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Get Ready to Garden!

6 Simple Exercises to Prepare you for Spring

Spring officially arrived on March 20, but for many of us, the warm weather doesn’t arrive for another month. Patience may be a virtue, but it can be hard to wait during this “in-between” season when it’s too soggy to work in the yard and too early to plant. While anticipating those glorious spring days there are a few things we can do to prepare.

Weed Out the Aches and Pains

Gardening can be very therapeutic - lowering blood pressure and reducing stress - but it can also take a toll on the body, especially if you’ve been inactive. Even if you’ve been exercising and consider yourself fit, kneeling, bending, digging, pulling, and other motions needed for yard work can be a rude awakening for muscle groups that have been hibernating all winter, leaving you sore and achy.

“You want to be thinking about the kind of movement you’re going to do and make sure you’re strengthening those body parts, like your core, your back and your quadriceps,” says Christine Zellers, an assistant professor at Rutgers who teaches gardening and leads group exercise classes. “So you want to warm up just like you would if you were going for a run or doing an exercise class.”

You can avoid some pain and strain by warming up your muscles with these simple at-home exercises:

1. Hamstring Stretch and Knee to Chest Sequence

Flexible hamstrings take the strain off your lower back and allow you to bend and pull without injury. Meanwhile, the simple movement of bringing your knee to your chest will stretch out the muscles in your low back helping to prevent strain. (Note: This stretch is great to do after working in the yard, as well!)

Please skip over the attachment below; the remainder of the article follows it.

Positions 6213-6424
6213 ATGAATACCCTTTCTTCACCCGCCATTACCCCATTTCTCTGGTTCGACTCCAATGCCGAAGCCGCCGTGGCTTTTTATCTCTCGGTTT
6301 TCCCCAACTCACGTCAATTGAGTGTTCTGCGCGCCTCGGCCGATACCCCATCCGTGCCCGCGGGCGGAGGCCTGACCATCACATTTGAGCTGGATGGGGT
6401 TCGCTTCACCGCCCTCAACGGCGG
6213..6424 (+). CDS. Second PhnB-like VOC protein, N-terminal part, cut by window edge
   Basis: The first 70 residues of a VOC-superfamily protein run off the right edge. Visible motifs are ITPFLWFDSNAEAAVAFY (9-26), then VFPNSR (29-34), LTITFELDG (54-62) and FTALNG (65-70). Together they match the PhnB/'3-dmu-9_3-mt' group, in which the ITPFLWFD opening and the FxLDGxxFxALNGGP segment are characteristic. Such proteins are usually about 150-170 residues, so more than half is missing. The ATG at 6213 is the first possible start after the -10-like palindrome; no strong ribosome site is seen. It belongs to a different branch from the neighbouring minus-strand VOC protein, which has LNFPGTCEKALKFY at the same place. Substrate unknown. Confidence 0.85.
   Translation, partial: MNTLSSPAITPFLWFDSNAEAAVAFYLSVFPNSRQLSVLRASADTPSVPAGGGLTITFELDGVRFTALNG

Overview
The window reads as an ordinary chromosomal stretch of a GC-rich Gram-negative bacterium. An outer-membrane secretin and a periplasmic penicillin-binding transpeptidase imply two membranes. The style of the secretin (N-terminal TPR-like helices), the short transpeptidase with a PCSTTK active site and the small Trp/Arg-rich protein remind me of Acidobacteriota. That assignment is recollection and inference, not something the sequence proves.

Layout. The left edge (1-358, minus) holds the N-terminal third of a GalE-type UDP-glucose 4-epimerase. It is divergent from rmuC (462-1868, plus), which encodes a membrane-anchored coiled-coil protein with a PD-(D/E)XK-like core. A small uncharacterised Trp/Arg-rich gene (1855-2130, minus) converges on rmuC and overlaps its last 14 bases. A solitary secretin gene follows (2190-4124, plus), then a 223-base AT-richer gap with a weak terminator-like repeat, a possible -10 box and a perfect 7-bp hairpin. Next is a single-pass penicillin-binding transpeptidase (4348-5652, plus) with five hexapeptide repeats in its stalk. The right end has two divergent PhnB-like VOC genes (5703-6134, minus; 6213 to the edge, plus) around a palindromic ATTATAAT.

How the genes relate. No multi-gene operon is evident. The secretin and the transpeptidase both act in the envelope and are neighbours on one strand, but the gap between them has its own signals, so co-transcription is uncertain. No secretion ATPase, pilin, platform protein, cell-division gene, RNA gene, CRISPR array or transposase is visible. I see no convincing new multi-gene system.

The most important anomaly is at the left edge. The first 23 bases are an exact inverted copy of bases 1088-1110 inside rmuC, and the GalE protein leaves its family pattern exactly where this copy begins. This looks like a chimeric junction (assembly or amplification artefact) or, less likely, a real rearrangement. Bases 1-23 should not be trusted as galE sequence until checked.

• Lie on your back with your legs straight.

  • Bring your right leg up and straighten in the air. (If your hamstrings are very tight, you can bend your left knee).

  • Gently clasp hands behind the thigh or knee pulling leg toward you.

  • Hold this stretch for 30 seconds keeping your leg as straight as you are able.

  • Repeat with left leg.

  • Next, bend your right knee and bring it toward your chest.

  • Pull knee toward your chest with hands and hold for 30 seconds.

  • Repeat three times with both legs.

Use a PhysioBoard to transform your bed into an effective, raised exercise surface.

2. Dumbbell Deadlift

This move mimics bending over to pull weeds or picking up a bag of soil or

compost. Practicing this move will strengthen your lower back and legs, as well as

your core.

  • Start by standing hip width apart and placing dumbbells on either side of you on the floor. (The weight of the dumbbells will depend on your strength and fitness level.)